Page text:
7. Swedish butter cookies. Another sliced bar cookie like biscotti, only even simpler.
  8. Baked apples. SO EASY. Peel. Quarter. Core. toss with cinnamon & cook in a covered dish at 300-325 for an hour-ish. This fall I had too many apples to cook or process, so I threw a bunch of peeled & quartered ones into the freezer. Turns out that they bake up EVEN BETTER after being frozen first. Kinda like an apple version of casseroles or soupos being better the second night, after cooling & reheating.

That’s it for the main post.

In Other News, I’m implementing proof corrections on my manuscript this week, then files go up to Ingram & Amazon, and then pre-orders go live!

FINALLY The First-Ever Official Dawnrigger Email Newsletter will be going out soon. Once pre-orders are live, in fact. Newsletter subscribers will be extra-special spiffy exclusives like early peeks at character art, so you’ll definitely want to sign up for it, if you haven’t already.

That’s all for now. Until later!

Learning by doing: my latest project

I only did 2 virtual conventions during Our First Pandemic Year because Discord became the default interaction platform, and it was not only a New And Scary Thing, it was a complex new social one. I was already two social media programs past coping, so navigating Discord servers was overwhelming, bewildering. It was impossible for me to get bast anxiety blocks to process how Things Worked. Not the technical side, that was refreshingly clear, but in a basic, human “how do people use this thing?” way.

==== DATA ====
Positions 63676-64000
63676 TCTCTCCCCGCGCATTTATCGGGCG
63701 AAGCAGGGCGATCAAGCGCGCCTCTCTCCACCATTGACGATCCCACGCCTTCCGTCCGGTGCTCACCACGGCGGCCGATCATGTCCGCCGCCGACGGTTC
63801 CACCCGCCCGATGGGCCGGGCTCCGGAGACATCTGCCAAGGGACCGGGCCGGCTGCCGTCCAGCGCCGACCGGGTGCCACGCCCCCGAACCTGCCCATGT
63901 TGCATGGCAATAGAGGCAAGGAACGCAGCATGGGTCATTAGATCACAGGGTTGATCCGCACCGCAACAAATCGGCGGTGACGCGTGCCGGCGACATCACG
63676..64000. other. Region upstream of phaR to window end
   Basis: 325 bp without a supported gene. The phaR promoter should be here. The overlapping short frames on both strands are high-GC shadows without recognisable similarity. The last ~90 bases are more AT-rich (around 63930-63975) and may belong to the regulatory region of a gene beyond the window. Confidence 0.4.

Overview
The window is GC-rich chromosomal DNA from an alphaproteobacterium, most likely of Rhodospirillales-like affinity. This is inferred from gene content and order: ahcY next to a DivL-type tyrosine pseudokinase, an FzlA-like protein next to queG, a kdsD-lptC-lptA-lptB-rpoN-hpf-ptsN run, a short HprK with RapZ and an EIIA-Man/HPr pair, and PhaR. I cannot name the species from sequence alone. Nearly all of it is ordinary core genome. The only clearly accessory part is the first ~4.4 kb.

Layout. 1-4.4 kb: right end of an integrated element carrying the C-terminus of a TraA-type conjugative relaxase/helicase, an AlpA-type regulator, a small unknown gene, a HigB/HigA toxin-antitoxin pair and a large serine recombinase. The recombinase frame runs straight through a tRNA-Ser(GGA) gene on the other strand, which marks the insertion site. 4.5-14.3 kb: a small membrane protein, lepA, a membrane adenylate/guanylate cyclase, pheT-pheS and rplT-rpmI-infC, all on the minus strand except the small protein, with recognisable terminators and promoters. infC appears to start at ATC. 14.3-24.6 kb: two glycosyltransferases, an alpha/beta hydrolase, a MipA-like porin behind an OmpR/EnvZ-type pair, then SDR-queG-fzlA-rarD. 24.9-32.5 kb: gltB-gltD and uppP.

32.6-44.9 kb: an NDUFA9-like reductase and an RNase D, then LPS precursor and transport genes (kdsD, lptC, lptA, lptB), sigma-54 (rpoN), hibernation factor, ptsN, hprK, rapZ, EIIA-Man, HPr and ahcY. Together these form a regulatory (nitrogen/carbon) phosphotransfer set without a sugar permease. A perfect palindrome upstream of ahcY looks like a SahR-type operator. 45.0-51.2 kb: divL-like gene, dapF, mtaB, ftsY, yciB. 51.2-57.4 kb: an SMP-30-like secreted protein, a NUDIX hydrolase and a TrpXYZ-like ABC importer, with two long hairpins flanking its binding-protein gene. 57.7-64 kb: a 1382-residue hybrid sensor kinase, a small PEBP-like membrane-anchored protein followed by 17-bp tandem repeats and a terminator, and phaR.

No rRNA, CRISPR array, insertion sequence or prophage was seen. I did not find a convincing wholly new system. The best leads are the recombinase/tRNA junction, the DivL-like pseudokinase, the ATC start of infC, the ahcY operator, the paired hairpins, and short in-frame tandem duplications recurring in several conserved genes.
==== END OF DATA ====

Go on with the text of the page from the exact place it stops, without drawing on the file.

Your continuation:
Learning to drive is the best analogy I can think of. Complex, multi-channel learning. It’s so difficult there are CLASSES and people have to CERTIFY, right? The difficulty has less to do with mastering the pedals, levers, and buttons to make things stop & go, and a lot more to do with learning the rules of the road, and MOST to do with learning to apply those rules to physical experience in real time so you don’t hit the wrong pedal at the wrong time and crash.

Social interaction is like that for me. ALL social interaction. But each new environment isn’t like a new car. It’s like a whole new kind of driving, period. Think car vs airplane, or electric scooter vs sailboat. New mechanics, new rules, new integration. Some elements transfer, but you don’t know which until you’ve put in the time in the new system.

With Discord, the mechanical part was simple, but there were so many different types of interactions that the patterns weren’t readily visible (To me. Things that are as clear as glass to many people are opaque to me, and vice versa. But I digress.)

Imagine trying to avoid a crash when you couldn’t learn the rules first because you’re already driving, so you can only learn the rules of the road only by watching other drivers while also learning your pedals and lever mechanics. Pretty dangerous, huh?